Achy brachy heart.

Top Line: A safe treatment strategy for central lung tumors remains an enigma.

The Study: Here is a look at safety outcomes for the first consecutive 25 patients receiving Iridium-192 high-dose rate brachytherapy for (mostly metastatic) lung tumors at Cedars-Sinai. Across 37 tumors, 9 were central (within 2 cm of central structures) and 20 were ultracentral (abutment of central structures). Under local anesthesia +/- conscious sedation (patient preference), patients underwent image-guided percutaneous insertion of a 17-gauge needle into the deep aspect of the tumor, through which a brachy catheter was inserted (more than one needle/catheter if tumor >3 cm or irregularly-shaped).  Most patients (n=23) received a single fraction to a median dose of 21.5 Gy (range 15–27.5) prescribed to gross tumor with a goal of 95% coverage with 100% of prescription. First of all, at a median follow-up of 19 months, only one treated tumor progressed—granted, only 5 patients had data out to 2 years. This last part may also contribute to now documented long term toxicities. What we can feel confident about, though, is periprocedural toxicity is low. Pneumothorax requiring chest tube occurred in 4 (10%) patients, and all resolved within 24 hours.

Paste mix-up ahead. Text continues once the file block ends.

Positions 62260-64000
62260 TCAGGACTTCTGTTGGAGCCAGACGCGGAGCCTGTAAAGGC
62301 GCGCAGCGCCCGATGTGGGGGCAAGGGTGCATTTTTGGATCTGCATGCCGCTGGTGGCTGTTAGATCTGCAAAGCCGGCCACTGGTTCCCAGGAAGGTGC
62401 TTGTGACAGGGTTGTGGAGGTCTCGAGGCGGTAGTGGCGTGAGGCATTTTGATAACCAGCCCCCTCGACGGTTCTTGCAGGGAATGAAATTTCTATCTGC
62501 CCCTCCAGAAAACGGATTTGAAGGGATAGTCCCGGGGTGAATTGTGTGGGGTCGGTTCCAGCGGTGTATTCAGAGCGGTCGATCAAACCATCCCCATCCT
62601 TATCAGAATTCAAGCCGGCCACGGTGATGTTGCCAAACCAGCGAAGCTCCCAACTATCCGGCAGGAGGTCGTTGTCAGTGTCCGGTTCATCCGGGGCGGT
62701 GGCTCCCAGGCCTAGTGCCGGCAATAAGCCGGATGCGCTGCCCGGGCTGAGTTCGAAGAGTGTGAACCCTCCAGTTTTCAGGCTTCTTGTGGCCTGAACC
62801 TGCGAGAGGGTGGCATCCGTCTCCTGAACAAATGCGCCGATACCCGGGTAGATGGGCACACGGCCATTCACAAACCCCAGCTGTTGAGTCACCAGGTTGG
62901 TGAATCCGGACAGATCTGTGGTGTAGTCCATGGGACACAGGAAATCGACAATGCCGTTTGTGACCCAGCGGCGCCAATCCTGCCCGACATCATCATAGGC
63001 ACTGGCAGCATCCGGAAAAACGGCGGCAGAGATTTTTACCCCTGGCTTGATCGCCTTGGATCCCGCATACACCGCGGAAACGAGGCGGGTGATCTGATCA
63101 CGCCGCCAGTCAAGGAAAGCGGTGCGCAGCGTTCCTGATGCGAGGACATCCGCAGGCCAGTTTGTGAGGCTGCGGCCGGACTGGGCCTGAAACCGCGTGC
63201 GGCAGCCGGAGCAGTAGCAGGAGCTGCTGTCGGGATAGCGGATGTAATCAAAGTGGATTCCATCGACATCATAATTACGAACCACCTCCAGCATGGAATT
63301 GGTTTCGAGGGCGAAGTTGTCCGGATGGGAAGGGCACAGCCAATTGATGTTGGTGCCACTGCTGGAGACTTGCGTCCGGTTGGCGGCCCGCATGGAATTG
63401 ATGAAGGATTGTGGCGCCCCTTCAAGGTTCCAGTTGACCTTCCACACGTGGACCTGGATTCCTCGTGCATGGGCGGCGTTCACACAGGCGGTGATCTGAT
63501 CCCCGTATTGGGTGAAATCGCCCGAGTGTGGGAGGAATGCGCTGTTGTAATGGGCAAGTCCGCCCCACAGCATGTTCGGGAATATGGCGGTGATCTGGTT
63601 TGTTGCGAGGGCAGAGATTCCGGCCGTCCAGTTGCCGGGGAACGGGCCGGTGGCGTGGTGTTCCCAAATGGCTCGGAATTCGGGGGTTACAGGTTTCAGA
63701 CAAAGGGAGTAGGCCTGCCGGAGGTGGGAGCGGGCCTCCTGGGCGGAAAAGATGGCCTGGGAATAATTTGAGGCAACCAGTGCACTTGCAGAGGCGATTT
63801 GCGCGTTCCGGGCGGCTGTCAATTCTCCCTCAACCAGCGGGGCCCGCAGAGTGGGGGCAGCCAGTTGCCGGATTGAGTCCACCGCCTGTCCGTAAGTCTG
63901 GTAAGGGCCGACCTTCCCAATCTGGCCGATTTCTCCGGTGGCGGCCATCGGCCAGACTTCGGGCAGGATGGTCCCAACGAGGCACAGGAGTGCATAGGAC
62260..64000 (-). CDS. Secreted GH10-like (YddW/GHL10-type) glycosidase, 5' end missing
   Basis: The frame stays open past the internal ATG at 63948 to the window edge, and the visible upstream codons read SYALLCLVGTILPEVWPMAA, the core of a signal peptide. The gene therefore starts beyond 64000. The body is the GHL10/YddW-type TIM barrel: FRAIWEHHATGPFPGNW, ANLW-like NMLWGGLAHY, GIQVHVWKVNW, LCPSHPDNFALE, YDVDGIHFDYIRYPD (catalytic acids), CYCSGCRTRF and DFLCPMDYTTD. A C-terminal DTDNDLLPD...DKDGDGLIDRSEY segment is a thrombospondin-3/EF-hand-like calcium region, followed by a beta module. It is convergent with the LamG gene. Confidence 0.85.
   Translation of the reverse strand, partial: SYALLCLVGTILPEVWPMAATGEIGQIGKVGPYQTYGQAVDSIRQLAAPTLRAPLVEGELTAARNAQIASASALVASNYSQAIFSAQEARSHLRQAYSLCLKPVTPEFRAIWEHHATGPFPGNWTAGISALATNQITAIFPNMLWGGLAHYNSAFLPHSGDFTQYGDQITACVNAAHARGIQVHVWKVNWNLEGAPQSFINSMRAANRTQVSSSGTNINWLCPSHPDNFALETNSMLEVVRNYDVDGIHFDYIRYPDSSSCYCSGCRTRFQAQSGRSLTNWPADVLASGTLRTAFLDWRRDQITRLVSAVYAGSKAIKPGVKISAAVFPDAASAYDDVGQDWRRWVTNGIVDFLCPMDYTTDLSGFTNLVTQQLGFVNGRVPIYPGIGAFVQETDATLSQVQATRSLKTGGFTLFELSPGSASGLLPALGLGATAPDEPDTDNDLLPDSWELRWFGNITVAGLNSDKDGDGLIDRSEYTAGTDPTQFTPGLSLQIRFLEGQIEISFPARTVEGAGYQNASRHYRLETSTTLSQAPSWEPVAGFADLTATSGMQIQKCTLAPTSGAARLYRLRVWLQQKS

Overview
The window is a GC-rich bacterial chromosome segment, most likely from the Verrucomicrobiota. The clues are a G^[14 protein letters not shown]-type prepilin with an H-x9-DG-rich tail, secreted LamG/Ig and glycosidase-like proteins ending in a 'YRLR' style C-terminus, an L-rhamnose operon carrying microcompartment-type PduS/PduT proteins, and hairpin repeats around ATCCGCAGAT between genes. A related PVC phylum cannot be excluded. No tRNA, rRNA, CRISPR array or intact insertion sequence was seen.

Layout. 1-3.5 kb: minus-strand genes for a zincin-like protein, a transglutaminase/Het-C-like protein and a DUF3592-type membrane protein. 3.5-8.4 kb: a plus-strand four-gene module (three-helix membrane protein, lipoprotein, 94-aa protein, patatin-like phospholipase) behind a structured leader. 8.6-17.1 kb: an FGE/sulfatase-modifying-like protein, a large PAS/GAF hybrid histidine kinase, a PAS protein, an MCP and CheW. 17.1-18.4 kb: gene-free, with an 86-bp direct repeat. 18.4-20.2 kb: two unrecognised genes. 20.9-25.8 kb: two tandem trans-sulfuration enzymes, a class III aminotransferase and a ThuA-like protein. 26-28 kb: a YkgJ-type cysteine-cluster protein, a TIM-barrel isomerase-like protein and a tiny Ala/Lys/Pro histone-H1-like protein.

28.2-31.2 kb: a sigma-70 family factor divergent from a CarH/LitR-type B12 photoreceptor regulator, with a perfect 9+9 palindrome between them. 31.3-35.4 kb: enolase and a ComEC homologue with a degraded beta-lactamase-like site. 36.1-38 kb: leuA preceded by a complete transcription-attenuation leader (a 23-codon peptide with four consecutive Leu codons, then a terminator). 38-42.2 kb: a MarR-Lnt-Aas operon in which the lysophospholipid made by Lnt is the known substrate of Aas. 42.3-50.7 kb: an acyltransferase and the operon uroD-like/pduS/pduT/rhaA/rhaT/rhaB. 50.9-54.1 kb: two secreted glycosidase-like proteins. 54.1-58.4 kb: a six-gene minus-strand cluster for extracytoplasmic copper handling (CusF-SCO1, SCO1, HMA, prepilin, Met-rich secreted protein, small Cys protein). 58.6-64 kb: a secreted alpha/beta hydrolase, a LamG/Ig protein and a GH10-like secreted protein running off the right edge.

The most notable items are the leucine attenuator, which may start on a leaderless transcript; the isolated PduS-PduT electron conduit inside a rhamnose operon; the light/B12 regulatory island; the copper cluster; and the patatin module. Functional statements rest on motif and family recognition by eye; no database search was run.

TBL: Add a single day of outpatient percutaneous brachyablation to radio-, microwave- and cryoabltation options at multidisciplinary tumor boards discussing the best approach to ultracentral lung tumors. | Yoon, Radiat Oncol 2021


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